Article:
Russia and Belarus launched massive military drills on Friday, with NATO-member Poland warning of possible “provocations” as tensions rise on the European Union’s eastern border.
Moscow said 200,000 personnel would take part in the week-long Zapad-2021 military exercise in Belarus, western Russia and the Baltic Sea, one of the country’s biggest drills in recent years.
The defence ministry released footage of rows of Russian warships firing artillery, military jets flying in formation and columns of tanks advancing over rugged terrain.
Eighty planes and helicopters, 290 tanks, 15 vessels, and multiple launch rocket systems were taking part in the games, Russia said.
The formal launch of the drills took place on Thursday and the exercises went into full mode on Friday.
On the eve of the exercise, President Vladimir Putin said they were “not directed against anyone”.
Belarus strongman Alexander Lukashenko, who met with Putin on Thursday, said the countries were “not doing anything that our opponents are not”.
The pair — both in power for more than two decades — held talks in the Kremlin on Thursday and agreed to deepen the economic and military integration of their ex-Soviet countries.
Putin is expected in the Belarusian capital Minsk to sign a raft of integration agreements on November 4.
The military exercises have worried countries in the EU’s eastern flank.
Poland has introduced a state of emergency along its eastern border, the first time the measure has been used since the fall of Communism.
Polish Prime Minister Mateusz Morawiecki warned of possible “provocations” and said the exercises were one reason Warsaw introduced the state of emergency.
Polish Defence Minister Mariusz Blaszczak told local journalists on Friday that the country was prepared for possible “borderline incidents”.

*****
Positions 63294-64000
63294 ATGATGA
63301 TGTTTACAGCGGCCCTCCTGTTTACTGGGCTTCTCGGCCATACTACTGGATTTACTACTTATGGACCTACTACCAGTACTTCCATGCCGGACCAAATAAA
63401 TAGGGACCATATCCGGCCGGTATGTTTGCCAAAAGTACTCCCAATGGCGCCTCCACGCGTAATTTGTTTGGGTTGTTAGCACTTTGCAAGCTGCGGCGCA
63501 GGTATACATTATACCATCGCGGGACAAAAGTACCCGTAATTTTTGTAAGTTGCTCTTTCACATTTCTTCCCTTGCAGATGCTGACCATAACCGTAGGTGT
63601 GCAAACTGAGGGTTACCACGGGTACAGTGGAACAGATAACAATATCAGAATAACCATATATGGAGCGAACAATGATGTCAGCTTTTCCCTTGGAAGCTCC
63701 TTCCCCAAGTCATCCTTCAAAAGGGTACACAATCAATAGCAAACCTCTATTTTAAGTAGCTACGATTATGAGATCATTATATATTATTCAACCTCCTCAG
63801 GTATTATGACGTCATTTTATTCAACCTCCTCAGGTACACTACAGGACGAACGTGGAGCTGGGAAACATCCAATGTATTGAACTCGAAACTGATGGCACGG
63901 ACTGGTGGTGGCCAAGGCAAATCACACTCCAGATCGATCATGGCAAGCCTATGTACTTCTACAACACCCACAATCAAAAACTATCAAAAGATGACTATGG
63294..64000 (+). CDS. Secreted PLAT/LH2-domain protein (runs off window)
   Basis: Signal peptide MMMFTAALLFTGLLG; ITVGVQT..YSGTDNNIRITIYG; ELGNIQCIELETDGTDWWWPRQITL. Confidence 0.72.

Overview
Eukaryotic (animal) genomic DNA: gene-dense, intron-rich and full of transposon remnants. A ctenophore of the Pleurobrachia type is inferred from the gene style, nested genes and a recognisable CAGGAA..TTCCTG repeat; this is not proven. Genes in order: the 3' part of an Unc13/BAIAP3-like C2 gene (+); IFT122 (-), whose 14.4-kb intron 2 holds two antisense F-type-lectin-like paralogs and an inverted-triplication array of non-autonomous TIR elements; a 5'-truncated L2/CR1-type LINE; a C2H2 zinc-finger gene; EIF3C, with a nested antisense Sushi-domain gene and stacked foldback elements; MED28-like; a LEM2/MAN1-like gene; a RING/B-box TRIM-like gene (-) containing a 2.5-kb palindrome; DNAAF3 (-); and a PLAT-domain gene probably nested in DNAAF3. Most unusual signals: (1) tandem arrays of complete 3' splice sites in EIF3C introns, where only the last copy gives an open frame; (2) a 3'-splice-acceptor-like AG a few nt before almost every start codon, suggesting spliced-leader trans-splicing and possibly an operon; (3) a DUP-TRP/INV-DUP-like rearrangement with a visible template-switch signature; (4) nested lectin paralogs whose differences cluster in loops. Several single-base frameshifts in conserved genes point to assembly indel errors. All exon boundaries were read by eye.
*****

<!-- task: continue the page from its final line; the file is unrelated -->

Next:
Warsaw has deployed troops to build a barbed wire fence along the border after a growing number of migrants — mostly from the Middle East — have tried to cross into the country from Belarus.
Latvia — which borders Belarus and Russia and has also reported an unusually big amount of migrants trying to enter the EU country — has held military drills since late August.
The military exercise involves 10,000 troops from a number of NATO countries, including the United States and Poland.
– Closer military ties –
Brussels suspects the influx of migrants is being deliberately engineered by Lukashenko as revenge for stringent EU sanctions on his regime.
Putin on Thursday said EU leaders had asked him to intervene, but the Russian leader said Moscow had “nothing to do with it”.
He said Poland should take in any Afghan citizens trying to cross its border.
“You can blame anything on Belarus, but at least take in the Afghans,” the Russian leader said.
Putin accused the EU of having no problem in talking to the Taliban, but not to Lukashenko, who is in power “as a result of a vote, whether you like it or not”.
Putin has extended a helping hand to Lukashenko since unprecedented protests broke out against him last year over an election widely seen as rigged.
The Kremlin chief has long sought political integration with Belarus.
On Thursday, the Russian leader said he had discussed “building a single defence space” with Belarus and agreed on a range of economic policies further integrating the two countries.
Lukashenko said Belarusians had no need to worry and that Russia would not “swallow” his country.